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January 14  Newsletter

Dear Friends,

HAPPY NEW MILLENNIUM. It snowed 15 inches here in Minneapolis in the last ten days and I am ecstatic (and crazy, you're all saying!) Our new book, Results: The Silent Witness Report on Domestic Homicide Reduction in the United States is PUBLISHED!!!!! The designers did a fabulous job on it and I am so elated. Everyone who has seen it uses the word beautiful to describe it. And there is good news in this book. So be ready. Be hopeful. We are working on the mailing lists now and will get the book out to those of you who signed up for it in the next several weeks. If you didn't sign up in advance, don't fret. You can purchase the book for $10.00 which includes postage. In a few weeks all the state graphs citing their record on reducing domestic homicides for 1995-1997 will be up on our web site soon.

Congratulations to the twenty-six cities and twelve states highlighted in our book for being exemplary in their domestic violence reduction: They get the kudos for the best 1997 statistics. You have to get the book to see which ones they are!!! In this newsletter I'll introduce you to two of our new EXCITING RESULTS PROJECTS in the Making: Owning Up for Girls and Boys, ages 10-18, and the Taos Model for Counseling Survivors. We are working with these two groups to get all the research and information necessary to launch them as Results Projects. They are included in our new book and I wanted you to get a sampling of them right away. They are both phenomenal projects and have lots of potential for reducing domestic violence. Please read them and start thinking of ways to use them. We will give you more detailed information about both of them soon. We have a window of about five years now to really make a difference in reducing the domestic homicide rates even further. If every state would make a concerted effort to get at least two or even three of our nine these results projects going, we'd see a real difference. In Minnesota, one of our probation supervisors told us that THEY ARE SEEING A DIFFERENCE IN THE MEN WHO HAVE GONE THROUGH THE STOSNY COMPASSION-BASED TREATMENT PROGRAMS.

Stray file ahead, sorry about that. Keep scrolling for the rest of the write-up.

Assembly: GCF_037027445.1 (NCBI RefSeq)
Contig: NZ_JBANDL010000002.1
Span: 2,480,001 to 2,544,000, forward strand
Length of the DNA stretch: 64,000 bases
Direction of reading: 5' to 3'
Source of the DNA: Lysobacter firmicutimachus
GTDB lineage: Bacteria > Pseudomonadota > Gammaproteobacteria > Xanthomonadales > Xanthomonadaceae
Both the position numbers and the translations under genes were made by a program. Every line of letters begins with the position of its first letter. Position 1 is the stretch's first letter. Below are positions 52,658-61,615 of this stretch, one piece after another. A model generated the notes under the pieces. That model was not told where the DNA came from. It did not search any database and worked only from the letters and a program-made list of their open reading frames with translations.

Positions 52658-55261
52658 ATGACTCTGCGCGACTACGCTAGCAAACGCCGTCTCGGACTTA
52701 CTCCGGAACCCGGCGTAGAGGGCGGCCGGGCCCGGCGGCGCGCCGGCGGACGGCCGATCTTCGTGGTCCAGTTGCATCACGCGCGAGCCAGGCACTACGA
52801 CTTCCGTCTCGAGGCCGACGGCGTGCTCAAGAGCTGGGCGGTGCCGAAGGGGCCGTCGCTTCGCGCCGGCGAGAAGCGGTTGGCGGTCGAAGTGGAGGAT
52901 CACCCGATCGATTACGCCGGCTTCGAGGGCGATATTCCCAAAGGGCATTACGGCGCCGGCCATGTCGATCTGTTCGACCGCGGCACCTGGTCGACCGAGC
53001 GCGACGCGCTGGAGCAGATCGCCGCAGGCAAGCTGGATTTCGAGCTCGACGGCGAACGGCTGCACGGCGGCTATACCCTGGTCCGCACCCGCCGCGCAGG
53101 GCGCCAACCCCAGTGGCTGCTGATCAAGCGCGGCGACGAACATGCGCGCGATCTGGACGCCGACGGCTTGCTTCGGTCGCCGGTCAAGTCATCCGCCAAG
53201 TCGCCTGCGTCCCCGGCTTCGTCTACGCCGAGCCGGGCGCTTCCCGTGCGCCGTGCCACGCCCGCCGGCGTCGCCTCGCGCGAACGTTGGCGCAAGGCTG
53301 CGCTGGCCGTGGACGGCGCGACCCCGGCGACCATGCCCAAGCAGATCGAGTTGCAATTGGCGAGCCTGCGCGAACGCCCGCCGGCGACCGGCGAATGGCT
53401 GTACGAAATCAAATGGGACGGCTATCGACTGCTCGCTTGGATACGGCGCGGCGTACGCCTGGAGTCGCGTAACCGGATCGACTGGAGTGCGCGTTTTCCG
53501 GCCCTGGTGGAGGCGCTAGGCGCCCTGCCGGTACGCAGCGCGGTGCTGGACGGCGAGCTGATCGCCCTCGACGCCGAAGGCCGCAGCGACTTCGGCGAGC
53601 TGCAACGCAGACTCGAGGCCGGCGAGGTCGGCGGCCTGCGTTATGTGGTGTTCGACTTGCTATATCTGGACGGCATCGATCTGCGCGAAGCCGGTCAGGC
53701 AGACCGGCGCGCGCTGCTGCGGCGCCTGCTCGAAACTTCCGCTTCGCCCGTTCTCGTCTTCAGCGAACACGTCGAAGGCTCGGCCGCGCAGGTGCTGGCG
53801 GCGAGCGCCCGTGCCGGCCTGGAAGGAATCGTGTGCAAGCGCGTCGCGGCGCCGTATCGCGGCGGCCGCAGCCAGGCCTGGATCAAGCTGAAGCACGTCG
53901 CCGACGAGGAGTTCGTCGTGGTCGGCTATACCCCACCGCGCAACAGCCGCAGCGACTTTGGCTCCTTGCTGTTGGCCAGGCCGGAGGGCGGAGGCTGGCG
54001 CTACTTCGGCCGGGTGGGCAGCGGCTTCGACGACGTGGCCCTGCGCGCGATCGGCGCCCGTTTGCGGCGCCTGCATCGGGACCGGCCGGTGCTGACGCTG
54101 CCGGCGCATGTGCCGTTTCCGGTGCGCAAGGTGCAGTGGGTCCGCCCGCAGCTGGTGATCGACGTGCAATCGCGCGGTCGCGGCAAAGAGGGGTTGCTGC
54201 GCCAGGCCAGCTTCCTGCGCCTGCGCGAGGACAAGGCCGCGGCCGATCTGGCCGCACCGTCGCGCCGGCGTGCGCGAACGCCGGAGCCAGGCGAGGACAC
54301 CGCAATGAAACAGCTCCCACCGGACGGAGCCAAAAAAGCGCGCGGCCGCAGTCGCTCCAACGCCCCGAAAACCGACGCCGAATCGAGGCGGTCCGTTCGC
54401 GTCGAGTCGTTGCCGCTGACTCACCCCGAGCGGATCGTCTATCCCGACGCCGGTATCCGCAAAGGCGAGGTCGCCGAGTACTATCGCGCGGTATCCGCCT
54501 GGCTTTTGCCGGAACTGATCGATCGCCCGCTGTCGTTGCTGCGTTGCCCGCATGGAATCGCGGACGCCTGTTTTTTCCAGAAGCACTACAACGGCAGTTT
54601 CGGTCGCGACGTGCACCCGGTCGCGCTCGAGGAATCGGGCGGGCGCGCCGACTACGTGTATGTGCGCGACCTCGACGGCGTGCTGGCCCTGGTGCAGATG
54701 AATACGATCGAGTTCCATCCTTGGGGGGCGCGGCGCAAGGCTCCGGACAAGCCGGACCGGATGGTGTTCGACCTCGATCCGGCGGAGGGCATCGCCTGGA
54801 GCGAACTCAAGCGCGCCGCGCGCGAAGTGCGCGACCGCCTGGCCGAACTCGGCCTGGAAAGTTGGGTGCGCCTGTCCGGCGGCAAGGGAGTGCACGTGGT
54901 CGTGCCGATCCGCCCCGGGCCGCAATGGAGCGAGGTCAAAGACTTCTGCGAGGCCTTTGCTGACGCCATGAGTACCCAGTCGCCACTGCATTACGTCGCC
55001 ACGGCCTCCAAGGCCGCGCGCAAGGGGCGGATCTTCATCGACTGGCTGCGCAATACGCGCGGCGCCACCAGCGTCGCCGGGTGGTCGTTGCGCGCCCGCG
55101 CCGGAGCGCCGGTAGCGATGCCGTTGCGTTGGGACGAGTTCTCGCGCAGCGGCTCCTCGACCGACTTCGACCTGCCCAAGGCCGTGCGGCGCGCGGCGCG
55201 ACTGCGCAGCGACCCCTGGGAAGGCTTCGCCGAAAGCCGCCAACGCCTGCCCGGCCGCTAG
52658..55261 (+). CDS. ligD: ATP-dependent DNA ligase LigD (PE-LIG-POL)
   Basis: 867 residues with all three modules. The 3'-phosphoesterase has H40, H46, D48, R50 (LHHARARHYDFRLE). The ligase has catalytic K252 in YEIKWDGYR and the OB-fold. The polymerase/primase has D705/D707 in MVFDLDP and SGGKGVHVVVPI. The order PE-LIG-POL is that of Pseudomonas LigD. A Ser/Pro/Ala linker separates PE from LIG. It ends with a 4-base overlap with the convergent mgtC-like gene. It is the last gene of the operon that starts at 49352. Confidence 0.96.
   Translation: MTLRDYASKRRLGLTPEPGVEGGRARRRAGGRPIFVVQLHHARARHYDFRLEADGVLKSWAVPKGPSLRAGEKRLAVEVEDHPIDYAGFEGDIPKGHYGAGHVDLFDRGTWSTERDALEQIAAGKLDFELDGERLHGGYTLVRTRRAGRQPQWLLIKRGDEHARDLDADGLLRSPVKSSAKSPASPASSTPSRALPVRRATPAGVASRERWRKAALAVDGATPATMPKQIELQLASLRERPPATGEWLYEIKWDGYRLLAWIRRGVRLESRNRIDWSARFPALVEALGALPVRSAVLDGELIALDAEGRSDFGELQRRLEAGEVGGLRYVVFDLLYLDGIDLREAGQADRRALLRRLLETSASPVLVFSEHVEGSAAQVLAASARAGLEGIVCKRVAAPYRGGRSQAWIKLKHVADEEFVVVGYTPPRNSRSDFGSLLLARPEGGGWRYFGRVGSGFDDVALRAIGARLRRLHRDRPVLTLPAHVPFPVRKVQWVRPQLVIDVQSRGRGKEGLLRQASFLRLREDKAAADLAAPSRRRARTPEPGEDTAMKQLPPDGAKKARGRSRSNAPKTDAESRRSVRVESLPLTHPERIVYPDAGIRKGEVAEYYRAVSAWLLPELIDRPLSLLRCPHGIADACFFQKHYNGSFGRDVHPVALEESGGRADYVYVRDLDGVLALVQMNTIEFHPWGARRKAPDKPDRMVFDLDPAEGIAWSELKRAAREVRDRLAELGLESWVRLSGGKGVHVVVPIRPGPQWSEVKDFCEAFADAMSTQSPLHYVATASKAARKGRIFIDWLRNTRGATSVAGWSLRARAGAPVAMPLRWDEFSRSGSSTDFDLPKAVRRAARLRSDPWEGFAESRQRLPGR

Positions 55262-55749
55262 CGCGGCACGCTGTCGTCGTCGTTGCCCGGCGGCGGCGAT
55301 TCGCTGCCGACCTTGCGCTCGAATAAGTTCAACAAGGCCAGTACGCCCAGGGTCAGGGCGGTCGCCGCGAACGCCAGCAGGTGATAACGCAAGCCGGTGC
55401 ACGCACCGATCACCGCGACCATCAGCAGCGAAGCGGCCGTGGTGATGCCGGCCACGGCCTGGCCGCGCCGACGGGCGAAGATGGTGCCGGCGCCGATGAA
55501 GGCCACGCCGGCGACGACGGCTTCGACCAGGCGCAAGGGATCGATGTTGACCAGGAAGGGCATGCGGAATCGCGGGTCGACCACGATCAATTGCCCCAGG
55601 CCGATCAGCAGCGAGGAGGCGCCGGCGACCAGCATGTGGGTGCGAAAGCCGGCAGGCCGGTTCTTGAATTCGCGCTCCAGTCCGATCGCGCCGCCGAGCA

Pamela Smith (survivor, Montana), Converse County Coalition (Douglas, Wyoming),
Cecilia Firethunder (Cangleska, Inc, South Dakota).



Lecia Brannon, mother of one of the Silent Witnesses, who attended the march in
Washington, writes this beautiful note: Last month our family was featured in our local newspaper with a story about how we have coped after the murder of our daughter. I wanted our community to know that life can be good again after tragedy. I also wanted to share how the Silent Witness program has given us a focus for healing and promoting the program. The reporter was very taken with our story and the SWNI. She is working on a story to submit to Reader's Digest. I am always glad to talk about the Silent Witness program and how we can change things by appealing to people's hearts. I prayed for a way to get through my grief and pain and He sent me on a path carrying a red silhouette in Washington, D.C. I can never thank you enough. That was just the beginning. December 13 will mark the third anniversary of Lauren's death. I know that her spirit lives in the hearts of those who loved her and in the spirit of the Silent Witness. God has blessed me with this.